Talking Horse: Bernard Malamud on Life and Work
The Complete Stories
Bernard Malamud’s The Magic Barrel was awarded the National Book Award for 1958 against the outraged opposition of one judge. Malamud, amazed that he had won, exclaimed, “A miracle has passed.” He was delayed by a reporter in getting to the dinner in his honor. The waiter, looking him up and down, briskly informed him that the table was full and that there was no place for him. Not for the first time I was seeing a Malamud story unfold.
There was the afternoon at a Yaddo board meeting when Malcolm Cow-ley peremptorily addressed him as “Bernie.” This was a familiarity he instantly resented (friends had to call him “Bern”) and he flinched with an anger that I understood all too well. He felt he was being treated prima facie as just another commonplace Jew, like the Jews in immigrant Brooklyn he had raised up to a high level of American art. He identified with them, they were his blood relations and spiritual family, but he was something more—an artist, and people had better not forget it.
The readings, lectures, personal documents, and sundry analyses of his own work published in Talking Horse: Bernard Malamud on Life and Work all insist on one point: I am an American artist in fiction, like so many other famous American writers of fiction, and I live for my art—only death will pull us apart! As a noticeably careful, sober, but rather academic commentary on his own work, the collection says nothing to the informed reader that Malamud’s wonderfully unexpected stories and his two best novels, The Assistant and The Fixer, have not made clear. His central, his essential and most remarkable subject, over and over, is a single character who is not simply “Jewish,” like millions of other people, but the Jew, an individual Jew alone in an alien, ungiving environment without the company of other Jews to protect, cheer, and console him.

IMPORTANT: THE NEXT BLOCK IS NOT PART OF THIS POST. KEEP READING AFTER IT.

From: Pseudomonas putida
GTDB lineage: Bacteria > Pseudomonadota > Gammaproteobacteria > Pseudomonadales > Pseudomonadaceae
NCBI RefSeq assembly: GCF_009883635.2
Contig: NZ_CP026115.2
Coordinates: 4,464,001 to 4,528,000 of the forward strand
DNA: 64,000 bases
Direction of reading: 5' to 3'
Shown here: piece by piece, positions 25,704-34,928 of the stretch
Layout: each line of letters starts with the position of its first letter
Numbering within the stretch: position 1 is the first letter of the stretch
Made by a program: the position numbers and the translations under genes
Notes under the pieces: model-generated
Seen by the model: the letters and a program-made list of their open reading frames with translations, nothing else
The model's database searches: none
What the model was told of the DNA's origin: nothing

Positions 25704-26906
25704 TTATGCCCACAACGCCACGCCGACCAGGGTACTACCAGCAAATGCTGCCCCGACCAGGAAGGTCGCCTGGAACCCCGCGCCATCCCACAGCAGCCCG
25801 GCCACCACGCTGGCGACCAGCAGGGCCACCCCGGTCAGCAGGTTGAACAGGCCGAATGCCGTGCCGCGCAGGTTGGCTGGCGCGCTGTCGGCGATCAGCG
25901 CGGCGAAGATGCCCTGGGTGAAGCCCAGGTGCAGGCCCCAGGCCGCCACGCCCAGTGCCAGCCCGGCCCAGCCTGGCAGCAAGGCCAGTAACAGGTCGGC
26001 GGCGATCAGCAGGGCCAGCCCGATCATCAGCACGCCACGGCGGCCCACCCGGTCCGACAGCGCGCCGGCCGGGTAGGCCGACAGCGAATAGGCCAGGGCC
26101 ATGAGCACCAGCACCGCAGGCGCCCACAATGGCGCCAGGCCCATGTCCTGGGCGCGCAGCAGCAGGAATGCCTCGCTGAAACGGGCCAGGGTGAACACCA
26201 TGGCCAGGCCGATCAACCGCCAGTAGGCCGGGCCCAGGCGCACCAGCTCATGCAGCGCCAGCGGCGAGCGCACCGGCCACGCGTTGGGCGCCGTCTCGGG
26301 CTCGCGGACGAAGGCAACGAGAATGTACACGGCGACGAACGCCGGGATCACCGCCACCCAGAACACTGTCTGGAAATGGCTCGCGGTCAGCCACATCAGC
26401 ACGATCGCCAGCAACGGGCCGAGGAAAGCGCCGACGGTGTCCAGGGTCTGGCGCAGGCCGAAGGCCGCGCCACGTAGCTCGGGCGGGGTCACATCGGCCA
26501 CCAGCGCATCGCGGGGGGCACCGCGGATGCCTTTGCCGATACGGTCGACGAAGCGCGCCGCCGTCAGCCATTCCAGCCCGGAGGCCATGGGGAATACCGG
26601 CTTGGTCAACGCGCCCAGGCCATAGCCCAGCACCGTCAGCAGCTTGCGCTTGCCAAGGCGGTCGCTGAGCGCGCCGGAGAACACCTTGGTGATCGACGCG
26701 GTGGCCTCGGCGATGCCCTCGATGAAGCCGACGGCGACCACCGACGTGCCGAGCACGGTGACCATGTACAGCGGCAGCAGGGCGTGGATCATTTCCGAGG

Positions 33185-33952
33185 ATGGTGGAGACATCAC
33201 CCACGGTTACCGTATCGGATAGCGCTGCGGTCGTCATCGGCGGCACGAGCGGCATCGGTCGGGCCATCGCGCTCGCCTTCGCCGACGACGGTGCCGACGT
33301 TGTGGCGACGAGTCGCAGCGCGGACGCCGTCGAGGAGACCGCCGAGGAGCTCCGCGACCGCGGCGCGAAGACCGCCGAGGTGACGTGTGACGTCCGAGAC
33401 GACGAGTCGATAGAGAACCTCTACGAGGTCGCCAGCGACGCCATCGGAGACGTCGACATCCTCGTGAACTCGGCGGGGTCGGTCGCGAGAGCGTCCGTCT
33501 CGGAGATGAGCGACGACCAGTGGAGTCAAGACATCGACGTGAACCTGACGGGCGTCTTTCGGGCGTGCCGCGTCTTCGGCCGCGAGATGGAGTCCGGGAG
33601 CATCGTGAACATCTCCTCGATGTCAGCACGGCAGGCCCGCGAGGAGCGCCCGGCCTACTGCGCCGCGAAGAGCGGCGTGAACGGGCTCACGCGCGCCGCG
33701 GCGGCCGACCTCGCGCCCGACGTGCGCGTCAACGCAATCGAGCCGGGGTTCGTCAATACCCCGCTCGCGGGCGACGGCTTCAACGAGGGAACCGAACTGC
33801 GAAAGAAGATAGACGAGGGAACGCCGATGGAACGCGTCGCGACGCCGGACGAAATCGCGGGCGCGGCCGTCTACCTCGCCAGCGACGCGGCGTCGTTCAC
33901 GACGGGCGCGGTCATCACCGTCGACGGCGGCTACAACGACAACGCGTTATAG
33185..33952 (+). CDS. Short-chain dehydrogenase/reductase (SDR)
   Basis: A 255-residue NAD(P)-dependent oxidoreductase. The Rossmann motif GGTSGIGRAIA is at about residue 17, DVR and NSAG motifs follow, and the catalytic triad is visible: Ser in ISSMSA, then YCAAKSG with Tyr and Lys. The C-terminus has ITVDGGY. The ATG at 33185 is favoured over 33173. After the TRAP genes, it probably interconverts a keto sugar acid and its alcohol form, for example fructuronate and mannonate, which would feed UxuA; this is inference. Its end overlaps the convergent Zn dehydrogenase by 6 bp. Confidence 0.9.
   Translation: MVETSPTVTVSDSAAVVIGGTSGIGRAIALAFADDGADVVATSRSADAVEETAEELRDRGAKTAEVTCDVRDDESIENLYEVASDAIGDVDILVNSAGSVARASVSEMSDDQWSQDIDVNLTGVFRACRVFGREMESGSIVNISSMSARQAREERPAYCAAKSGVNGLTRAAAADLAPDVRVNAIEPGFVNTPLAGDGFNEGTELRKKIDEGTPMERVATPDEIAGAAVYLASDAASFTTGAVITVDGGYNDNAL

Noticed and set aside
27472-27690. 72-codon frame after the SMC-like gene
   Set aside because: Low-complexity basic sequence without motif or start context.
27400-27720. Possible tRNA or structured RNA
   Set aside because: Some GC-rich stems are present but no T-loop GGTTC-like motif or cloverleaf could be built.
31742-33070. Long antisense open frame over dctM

What could hardly be mentioned in friendly chats with students seeking lessons in “creative writing” were the long-instilled wounds in Malamud’s life that did not have to bleed into his art (and they don’t) although they are central to it: memories of his father’s keeping a failing grocery in a hostile gentile neighborhood, his mother’s death when he was fifteen, a younger brother’s descent into schizophrenia, everlasting worry about poor sales.
Terror as the body palpably weakens is a principal subject. In “The Mourners,” a landlord who can’t get a difficult tenant to leave screams, “Don’t monkey with my blood pressure. If you’re not out by the fifteenth, I will personally throw you on your bony ass.” The poor grocer (based on Malamud’s father) whose goodness dominates his novel The Assistant always groans in fear of a heart attack when in the freezing dawn he has to lug in heavy cases of bottled milk.
Malamud’s shopkeepers have no connection with the Jewish working class of the period, with its unions, its collective strikes, its dreams of socialism. The butcher, baker,…
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